Urban Centers Across America are Becoming Dysfunctional

Source: Jose Nino

Philadelphia has had a rough 2020 as far as homicides were concerned. According to a report by Chris Palmer of the Philadelphia Inquirer, the annual total for homicides in the city was almost 500. Similar scenarios have taken place across American largely due to unrest from the Wuhan virus pandemic and many cities’ decisions to implement lax policies to fight crime. 

Philadelphia’s homicide count as of December 31, 2020, stood at 499. This number is 40 percent higher than in 2019 and represents a greater total of homicides recorded than the years of 2013 and 2014 combined. The last time more people were murdered was during 1990, when law enforcement reported 500 homicides. This number took place against the background of the crack-cocaine epidemic.

The increase in shootings was even more significant. Over 2,240 people were victims of shootings from January 1 to December 31 of last year. Law enforcement were quick to blame the increase of firearms in circulation. In 2020, there were 2,300 arrests related to illegal firearm possession, which is double the number from 2015.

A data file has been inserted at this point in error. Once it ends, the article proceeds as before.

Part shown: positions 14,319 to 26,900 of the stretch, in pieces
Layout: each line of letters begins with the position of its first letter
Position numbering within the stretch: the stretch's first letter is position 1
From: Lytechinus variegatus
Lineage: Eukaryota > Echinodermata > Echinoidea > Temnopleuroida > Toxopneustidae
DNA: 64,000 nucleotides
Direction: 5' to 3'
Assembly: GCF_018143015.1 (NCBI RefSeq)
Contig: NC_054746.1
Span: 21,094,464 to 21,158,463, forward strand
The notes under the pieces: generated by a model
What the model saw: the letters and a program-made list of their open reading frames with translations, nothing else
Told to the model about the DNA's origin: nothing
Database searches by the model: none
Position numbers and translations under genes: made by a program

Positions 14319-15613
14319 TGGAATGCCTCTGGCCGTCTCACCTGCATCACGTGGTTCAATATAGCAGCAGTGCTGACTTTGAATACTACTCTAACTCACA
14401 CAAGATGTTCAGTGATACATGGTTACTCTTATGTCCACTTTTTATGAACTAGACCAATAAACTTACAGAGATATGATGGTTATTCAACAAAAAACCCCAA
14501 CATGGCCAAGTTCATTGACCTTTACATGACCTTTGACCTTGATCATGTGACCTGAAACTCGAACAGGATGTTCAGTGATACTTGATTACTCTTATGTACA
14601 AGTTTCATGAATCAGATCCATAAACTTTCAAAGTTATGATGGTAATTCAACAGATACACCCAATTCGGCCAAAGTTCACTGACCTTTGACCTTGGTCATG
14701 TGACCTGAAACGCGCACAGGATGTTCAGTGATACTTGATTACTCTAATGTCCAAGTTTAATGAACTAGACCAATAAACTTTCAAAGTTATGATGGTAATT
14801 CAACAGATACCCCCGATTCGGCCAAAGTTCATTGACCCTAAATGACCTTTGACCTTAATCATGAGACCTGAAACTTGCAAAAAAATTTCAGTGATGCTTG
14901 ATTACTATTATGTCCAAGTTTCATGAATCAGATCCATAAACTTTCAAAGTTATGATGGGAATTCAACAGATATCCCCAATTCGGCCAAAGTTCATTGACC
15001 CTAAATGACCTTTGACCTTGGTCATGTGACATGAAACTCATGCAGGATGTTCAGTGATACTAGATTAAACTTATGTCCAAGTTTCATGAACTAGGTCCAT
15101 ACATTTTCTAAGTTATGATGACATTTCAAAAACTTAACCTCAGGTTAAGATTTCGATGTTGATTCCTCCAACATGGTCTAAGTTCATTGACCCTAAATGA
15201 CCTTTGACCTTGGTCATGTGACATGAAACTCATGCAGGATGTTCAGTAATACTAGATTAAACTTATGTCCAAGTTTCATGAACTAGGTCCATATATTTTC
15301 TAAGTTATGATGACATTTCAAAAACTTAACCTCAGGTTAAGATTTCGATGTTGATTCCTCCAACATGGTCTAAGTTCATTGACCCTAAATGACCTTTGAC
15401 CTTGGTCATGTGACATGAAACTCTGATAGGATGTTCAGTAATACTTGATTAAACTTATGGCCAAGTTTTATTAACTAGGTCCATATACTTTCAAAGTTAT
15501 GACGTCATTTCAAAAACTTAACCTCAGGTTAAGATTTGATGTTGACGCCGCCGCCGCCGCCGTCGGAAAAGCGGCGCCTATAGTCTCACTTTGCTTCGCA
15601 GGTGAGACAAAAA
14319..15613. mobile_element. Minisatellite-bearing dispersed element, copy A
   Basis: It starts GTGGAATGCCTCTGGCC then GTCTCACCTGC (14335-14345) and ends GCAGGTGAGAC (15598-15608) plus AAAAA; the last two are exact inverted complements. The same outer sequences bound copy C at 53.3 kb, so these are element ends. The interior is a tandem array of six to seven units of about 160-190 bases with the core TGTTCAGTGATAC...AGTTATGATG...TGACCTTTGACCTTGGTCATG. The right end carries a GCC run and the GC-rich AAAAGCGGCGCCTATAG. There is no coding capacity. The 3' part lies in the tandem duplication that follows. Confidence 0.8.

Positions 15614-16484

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Palmer outlined how Philadelphia’s current crime problem is not an isolated development. It’s a national trend:

Philadelphia is far from alone in experiencing a homicide spike. New York, Los Angeles, Chicago, and Washington are among the urban centers recording a surge in violence.

The Council on Criminal Justice, a D.C.-based research group, found that homicides in 21 American cities were up 32% between March and October compared with 2019. And some analysts believe 2020 could record the largest-ever single-year increase in murders in the United States.

Since the rise of “the Ferguson effect” following the death of Michael Brown in a confrontation with the police in Ferguson, Missouri, police have become more hesitant to use more proactive methods in stopping crime. Combined with a growing push for gun control across the nation, many lawful citizens simply have little recourse to defend themselves against criminals. Hence, the surge in crime.

Something will eventually have to give. Criminal activity can only go on for so long until there is a heavy-handed reaction.